CASE 13-1


EXHIBIT 13C1-1 (continued) Income Statement, Year Ended December 31, 2001 Net operating revenues Cost of goods sold Gross profit Selling, administrative, and general expenses Operating income Interest income Interest expense Equity income Other income Income before taxes Income taxes Income before cumulative effect of accounting change Cumulative effect of accounting change Net income Preferred dividends Net income (loss) applicable to common shareholders Cash Flow Statements, Year Ended December 31, 2001 Cash Flow from Operations Net income Equity income, net of dividends Other adjustments Cash Flows from Investing Activities Cash Flows from Financing Activities Debt financing Issue and repurchase of stock Dividends Effect of exchange rate changes Change in cash (926) (113) $ (1,791) $ (2,830) $212(45) $ 47 946 12 $111(72) $ 886 $11,3-- $ (10) $ 3,969 (54) $11,195 $ 4,110 (1,188) $ (324) Coke $20,092 $,(6,044) $14,048 $,(8,696) $ 5,352 325 (289) 152 $11,130 $ 5,670 $,(1,691) $ 3,979 $111(10) $ 3,969 $11,3-- $ 3,969 Enterprises $15,700 $,(9,740) $ 5,960 $,(5,359) $ 601 -- (753) -- $11,512 $ (150) $11,131 $ (19) $11(302) $ (321) $1111(3) $ (324)



$11,438 $ 1,114 (2,010)

Source: Adapted from 2001 annual reports of The Coca-Cola Company and Coca-Cola Enterprises.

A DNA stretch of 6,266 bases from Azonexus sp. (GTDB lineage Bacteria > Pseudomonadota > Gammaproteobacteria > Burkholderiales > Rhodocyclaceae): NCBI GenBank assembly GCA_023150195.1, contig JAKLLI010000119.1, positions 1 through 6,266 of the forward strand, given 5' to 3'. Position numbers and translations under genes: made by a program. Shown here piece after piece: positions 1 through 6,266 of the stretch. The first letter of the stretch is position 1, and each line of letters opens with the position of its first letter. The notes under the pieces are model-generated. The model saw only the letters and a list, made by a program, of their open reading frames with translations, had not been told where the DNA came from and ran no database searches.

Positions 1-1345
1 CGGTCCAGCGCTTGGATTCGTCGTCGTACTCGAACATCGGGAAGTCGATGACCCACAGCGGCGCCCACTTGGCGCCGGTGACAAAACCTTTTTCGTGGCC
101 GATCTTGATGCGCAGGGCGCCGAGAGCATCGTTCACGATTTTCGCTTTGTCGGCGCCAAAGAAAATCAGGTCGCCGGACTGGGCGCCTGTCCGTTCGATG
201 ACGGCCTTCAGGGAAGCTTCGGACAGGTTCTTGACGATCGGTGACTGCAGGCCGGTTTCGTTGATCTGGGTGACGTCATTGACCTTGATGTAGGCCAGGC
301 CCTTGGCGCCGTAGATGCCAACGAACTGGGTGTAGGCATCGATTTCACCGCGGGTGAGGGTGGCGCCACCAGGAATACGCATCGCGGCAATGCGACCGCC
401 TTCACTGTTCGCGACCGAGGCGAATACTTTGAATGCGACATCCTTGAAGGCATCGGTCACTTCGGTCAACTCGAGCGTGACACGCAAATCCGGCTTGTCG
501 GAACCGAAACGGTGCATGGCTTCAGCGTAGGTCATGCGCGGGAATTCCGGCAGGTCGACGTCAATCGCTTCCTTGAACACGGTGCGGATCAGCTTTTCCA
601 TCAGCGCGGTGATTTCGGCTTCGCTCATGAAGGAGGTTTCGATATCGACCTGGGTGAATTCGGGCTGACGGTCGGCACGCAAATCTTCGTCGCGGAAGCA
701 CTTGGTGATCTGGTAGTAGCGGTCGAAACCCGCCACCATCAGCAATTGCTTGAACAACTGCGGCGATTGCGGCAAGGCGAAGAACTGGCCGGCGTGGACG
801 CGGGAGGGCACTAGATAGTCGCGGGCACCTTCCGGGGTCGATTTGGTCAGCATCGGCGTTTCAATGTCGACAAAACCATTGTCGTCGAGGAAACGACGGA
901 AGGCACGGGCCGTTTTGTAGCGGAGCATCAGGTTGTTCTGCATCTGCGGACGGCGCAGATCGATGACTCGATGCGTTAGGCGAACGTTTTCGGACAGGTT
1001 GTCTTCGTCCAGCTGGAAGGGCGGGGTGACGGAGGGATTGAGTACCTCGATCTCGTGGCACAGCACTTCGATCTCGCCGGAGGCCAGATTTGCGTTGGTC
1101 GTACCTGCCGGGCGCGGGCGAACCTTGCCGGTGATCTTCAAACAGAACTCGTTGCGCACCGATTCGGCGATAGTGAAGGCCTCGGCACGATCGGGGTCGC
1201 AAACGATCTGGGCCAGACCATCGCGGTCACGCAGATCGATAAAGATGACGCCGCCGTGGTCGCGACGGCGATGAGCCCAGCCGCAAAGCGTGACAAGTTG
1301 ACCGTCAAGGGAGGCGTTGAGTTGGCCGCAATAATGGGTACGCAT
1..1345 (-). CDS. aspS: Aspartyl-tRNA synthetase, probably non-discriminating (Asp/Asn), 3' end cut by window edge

· Prior to 2001, Enterprises had recorded payments received from Coke for programs such as `Jumpstart' as offsets to expenses incurred in constructing the infrastructure. Starting in 2001, Enterprises changed its accounting and recorded the money received as obligations to Coke to be amortized over the life of the programs. Coke, itself, records these expenditures as part of Other Assets and amortizes them over time. Required: 1. Given the relationship between Coke and Enterprises, discuss the appropriateness of Coke's use of the equity method to account for its investment in Enterprises. 2. Prepare a 2001 balance sheet, income statement, and cash flow statement for Coke, with Enterprises fully consolidated. 3. Compute the following ratios for Coke (as reported), Enterprises, and Coke after full consolidation of Enterprises: (a) Current ratio (h) Return on assets (b) Debt-to-equity (i) Return on tangible assets (c) Debt-to-tangible equity (j) Return on equity (d) Debt-to-assets (k) Return on tangible equity (e) Current ratio (l) Times interest earned (f) Debt-to-equity (m) Inventory turnover (g) Debt-to-tangible equity (n) Receivable turnover